African Elephant

Matobo National Park: Lasting relics of an incredible people

By Megan Gilbert

On either side of the track, Zimbabwe unfolded before us. An endless Africa opened up beneath a bright blue sky. We breezed past, eagerly looking out the train windows on our way to Victoria Falls.

That bright blue sky stretched across a dry Zimbabwe, over baobab trees and pastel-colored villages where excited children waved. Women balanced buckets on their head as they walked from the streams, almost bare now in the dry season, and cattle with downturned horns devoured dry cornstalks.

From the train car windows, we had spotted giraffe in the dry bush north of Pretoria, and hippos from the bridge over the “great grey-green greasy Limpopo River, all set about with fever trees,” as Rudyard Kipling said.

After three days on the train, relaxing in luxury, I was excited to stretch my legs beneath the bright midday sun, feel the warm breeze of a Zimbabwe winter, and explore another treasure of the African continent. The train pulled into the station at Bulawayo, and we boarded our private bus to Matobo National Park.

Matobo is Zimbabwe’s oldest national park; it is famous for the Matobo Hills, a range of balancing rock formations, the grave of Cecil John Rhodes, and its Stone Age rock art.

Stone Age rock art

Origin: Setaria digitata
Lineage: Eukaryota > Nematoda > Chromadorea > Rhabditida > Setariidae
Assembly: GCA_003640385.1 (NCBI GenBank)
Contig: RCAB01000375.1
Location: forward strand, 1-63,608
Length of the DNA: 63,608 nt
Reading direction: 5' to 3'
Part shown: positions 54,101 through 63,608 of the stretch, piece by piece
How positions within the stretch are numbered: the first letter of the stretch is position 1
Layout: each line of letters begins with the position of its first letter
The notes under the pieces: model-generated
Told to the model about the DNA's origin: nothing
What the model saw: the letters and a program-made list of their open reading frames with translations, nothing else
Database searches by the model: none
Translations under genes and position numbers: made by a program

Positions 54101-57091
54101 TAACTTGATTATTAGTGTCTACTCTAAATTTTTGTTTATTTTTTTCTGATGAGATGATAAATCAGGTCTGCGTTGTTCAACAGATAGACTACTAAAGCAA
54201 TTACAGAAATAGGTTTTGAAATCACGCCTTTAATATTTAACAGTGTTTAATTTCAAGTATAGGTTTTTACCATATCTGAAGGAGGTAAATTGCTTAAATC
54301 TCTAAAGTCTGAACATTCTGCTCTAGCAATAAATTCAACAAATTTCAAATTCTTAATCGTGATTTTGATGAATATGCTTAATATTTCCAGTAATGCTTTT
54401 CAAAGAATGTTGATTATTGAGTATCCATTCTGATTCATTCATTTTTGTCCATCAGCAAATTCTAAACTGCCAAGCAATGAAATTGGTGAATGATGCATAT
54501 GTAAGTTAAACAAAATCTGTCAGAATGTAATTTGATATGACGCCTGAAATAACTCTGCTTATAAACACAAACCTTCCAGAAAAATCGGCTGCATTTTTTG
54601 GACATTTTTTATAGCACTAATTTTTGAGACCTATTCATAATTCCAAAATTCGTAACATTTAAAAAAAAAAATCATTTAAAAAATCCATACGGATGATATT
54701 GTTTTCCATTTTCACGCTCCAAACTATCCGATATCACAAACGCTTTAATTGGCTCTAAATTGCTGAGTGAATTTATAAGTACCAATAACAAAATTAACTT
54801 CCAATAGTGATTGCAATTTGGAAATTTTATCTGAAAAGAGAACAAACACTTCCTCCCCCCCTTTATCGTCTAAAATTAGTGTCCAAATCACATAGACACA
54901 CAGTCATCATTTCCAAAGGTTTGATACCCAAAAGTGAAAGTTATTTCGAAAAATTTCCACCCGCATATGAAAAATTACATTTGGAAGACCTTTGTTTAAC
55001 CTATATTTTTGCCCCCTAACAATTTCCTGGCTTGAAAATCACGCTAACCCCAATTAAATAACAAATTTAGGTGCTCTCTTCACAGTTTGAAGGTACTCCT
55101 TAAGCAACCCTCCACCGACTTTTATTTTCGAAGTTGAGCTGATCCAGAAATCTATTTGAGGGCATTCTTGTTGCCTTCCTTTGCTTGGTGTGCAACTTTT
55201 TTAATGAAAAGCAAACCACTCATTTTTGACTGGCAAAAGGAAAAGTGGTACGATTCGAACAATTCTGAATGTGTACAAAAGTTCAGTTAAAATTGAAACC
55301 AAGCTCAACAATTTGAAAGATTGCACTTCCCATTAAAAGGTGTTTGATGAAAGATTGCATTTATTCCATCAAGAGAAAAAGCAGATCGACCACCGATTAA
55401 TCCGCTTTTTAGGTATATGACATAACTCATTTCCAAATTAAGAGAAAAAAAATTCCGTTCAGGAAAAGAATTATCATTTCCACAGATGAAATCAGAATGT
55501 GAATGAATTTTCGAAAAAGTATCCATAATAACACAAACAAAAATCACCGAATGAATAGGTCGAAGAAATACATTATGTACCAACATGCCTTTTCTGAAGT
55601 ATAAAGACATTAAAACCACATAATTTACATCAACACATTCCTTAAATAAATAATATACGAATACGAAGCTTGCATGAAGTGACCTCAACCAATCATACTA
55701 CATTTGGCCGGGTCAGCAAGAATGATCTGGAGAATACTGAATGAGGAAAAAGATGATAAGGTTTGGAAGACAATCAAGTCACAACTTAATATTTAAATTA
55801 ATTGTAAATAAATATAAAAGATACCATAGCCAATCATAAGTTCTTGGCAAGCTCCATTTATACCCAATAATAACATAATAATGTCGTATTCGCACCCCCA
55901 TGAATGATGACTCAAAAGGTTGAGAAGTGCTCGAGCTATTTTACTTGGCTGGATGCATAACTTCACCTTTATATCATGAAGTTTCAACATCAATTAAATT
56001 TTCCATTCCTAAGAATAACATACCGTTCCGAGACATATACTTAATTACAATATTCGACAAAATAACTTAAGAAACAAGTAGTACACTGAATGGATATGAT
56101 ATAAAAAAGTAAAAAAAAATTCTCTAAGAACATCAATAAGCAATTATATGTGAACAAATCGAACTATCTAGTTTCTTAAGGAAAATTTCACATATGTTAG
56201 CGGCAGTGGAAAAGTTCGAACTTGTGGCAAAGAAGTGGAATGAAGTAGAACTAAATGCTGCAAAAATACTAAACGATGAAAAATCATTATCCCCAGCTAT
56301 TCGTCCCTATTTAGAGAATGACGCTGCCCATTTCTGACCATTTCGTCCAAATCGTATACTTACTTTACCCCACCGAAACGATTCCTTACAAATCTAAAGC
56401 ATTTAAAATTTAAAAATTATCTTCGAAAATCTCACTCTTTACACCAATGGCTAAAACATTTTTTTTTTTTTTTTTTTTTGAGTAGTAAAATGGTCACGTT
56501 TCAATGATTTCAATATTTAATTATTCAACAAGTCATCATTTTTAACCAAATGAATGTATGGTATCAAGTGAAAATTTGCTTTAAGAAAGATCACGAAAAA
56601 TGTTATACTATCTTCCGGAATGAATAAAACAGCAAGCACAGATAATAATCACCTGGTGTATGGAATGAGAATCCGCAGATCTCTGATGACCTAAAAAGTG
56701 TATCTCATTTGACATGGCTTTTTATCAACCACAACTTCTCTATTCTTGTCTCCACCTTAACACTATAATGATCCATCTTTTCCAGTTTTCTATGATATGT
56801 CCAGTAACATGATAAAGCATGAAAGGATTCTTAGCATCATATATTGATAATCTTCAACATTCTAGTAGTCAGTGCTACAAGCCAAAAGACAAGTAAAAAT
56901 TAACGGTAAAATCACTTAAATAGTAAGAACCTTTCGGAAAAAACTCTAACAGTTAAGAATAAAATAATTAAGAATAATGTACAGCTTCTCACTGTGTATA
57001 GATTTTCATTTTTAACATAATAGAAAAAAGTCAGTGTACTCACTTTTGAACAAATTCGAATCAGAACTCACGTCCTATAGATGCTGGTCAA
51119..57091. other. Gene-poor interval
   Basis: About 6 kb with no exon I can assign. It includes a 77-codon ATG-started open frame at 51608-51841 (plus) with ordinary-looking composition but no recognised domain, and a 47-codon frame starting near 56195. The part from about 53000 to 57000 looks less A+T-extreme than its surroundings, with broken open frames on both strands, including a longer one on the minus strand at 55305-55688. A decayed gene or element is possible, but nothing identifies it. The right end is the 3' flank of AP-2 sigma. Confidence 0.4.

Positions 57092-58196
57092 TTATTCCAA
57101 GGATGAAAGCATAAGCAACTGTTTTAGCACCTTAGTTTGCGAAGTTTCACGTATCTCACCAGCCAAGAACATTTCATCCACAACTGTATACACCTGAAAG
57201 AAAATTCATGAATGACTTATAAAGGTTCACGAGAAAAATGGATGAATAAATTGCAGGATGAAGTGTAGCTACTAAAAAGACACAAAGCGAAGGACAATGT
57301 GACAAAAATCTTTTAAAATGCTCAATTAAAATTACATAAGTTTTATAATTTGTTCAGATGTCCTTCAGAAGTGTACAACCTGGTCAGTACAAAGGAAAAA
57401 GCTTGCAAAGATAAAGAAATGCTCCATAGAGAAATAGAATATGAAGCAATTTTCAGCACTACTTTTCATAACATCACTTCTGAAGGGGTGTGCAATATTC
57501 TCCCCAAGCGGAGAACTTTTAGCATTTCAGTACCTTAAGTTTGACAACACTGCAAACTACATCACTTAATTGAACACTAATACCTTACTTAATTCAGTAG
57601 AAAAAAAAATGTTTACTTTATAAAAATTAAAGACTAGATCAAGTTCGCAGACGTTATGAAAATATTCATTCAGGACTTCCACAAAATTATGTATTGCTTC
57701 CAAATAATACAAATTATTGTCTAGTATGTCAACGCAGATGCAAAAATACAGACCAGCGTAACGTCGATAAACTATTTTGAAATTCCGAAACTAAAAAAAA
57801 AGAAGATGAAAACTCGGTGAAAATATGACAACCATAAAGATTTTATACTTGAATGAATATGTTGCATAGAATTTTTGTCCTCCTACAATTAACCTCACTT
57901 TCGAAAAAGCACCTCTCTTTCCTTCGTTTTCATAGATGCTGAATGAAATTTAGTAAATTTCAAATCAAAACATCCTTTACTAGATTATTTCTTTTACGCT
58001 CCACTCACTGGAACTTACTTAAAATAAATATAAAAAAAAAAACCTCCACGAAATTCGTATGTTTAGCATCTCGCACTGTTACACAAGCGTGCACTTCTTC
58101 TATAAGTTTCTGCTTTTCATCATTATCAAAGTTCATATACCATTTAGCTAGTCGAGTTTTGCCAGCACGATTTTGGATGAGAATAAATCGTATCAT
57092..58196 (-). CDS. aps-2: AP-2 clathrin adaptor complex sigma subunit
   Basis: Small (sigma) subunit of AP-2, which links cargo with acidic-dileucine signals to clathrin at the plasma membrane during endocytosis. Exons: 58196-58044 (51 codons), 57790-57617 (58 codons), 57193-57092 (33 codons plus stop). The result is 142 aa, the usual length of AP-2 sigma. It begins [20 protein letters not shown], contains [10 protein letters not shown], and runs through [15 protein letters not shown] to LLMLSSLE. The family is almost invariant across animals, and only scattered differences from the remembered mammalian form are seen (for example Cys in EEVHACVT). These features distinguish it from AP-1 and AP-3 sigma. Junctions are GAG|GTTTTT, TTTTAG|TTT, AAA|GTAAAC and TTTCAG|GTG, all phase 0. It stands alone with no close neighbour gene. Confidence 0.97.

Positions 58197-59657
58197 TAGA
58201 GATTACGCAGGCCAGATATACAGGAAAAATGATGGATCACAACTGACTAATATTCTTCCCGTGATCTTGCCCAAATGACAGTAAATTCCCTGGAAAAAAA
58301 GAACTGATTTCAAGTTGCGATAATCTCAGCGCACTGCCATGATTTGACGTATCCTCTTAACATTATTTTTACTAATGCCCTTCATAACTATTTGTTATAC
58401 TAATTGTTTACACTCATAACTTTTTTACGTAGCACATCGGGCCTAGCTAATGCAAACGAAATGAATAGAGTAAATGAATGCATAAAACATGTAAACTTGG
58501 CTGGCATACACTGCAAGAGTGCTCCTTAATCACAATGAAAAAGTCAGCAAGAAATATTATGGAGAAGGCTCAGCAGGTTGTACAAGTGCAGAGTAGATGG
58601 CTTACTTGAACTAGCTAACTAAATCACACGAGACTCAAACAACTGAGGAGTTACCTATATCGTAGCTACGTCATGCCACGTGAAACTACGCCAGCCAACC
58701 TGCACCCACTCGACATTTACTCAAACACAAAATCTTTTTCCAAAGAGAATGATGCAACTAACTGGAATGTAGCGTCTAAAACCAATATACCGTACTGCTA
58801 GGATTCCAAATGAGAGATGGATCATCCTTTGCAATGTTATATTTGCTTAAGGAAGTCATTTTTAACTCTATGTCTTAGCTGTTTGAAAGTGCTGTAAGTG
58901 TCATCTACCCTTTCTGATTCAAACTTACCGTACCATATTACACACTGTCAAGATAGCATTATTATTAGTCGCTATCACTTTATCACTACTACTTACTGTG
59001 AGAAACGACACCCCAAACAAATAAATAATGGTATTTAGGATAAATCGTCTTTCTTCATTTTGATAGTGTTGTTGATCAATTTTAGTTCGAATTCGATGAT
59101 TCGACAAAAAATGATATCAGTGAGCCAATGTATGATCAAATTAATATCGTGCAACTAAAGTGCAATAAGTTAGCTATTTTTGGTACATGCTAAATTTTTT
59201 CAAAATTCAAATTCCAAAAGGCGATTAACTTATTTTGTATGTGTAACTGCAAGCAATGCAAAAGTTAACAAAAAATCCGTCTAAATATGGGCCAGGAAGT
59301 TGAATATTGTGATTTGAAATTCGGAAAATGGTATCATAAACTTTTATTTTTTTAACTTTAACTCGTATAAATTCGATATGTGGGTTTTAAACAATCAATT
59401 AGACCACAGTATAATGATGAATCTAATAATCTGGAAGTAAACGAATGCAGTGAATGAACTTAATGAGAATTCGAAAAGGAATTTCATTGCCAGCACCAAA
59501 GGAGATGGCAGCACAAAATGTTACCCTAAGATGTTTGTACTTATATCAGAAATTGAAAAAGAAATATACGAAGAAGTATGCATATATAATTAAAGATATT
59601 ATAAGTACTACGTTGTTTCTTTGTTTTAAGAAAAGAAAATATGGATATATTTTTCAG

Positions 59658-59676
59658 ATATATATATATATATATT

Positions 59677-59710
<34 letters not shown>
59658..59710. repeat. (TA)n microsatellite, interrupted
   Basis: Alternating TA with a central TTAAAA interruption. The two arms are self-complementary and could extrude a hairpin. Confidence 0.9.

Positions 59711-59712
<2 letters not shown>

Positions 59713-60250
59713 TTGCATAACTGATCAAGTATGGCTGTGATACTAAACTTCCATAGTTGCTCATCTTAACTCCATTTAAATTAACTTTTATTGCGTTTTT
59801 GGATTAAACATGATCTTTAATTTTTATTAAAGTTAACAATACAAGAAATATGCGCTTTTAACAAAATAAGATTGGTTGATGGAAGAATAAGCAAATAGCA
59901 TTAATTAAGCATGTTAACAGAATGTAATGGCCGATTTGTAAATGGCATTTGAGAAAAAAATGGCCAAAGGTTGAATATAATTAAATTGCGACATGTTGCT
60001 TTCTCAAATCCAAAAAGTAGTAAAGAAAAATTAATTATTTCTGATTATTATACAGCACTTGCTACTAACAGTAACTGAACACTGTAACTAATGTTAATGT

Stone art at Matobo National Park

Matobo National Park boasts several thousand rock art sites like this painted by the Bushmen. “We estimate the oldest paintings at this site to be 16 000 years-old,” our guide said.

As anyone who has spent much time in southern Africa will tell you, there’s a quietness about places like these. The bush stretches on seemingly forever, and in a spare moment, you find yourself standing next to art painted thousands of years ago by someone who stood in the exact same spot, someone who felt the same cool afternoon breeze or the same heat of the sun.

There’s a weightiness and an importance to the feeling that cannot be replicated anywhere else. It may not be as flashy as spotting your first wild elephant in the bush, but it’s a moment just as irreplaceable. In moments like this, you feel the connection between the earth and yourself.

Moments like these are the ones worth coming here for.

The Bushmen, nomadic hunter gatherers, believed in sustainability and community with nature. They used absolutely everything they could from their hunts, but since the gallbladders of animals are inedible, they used its stomach acid in their paint. This is what has made their paintings so long-lasting, including this one of a hunter, a giraffe, and an antelope. Instead of being paintings, they are now acid etchings. These are lasting relics of an incredible people.

As our guide told us, “There are now only forty-five Bushmen surviving in all of Zimbabwe.” Approximately only 5 000 Bushmen are left anywhere in the world, most mainly living in the Kalahari. “They’ve been pushed to the furthest edges of where humans live,” our guide said. The Bushmen are also found on the farthest reaches of Hwange National Park where Zimbabwe borders Botswana.

“They were a wonderful bunch of people who believed in equality above everything,” our guide explained. They believed in mutual respect between themselves and nature.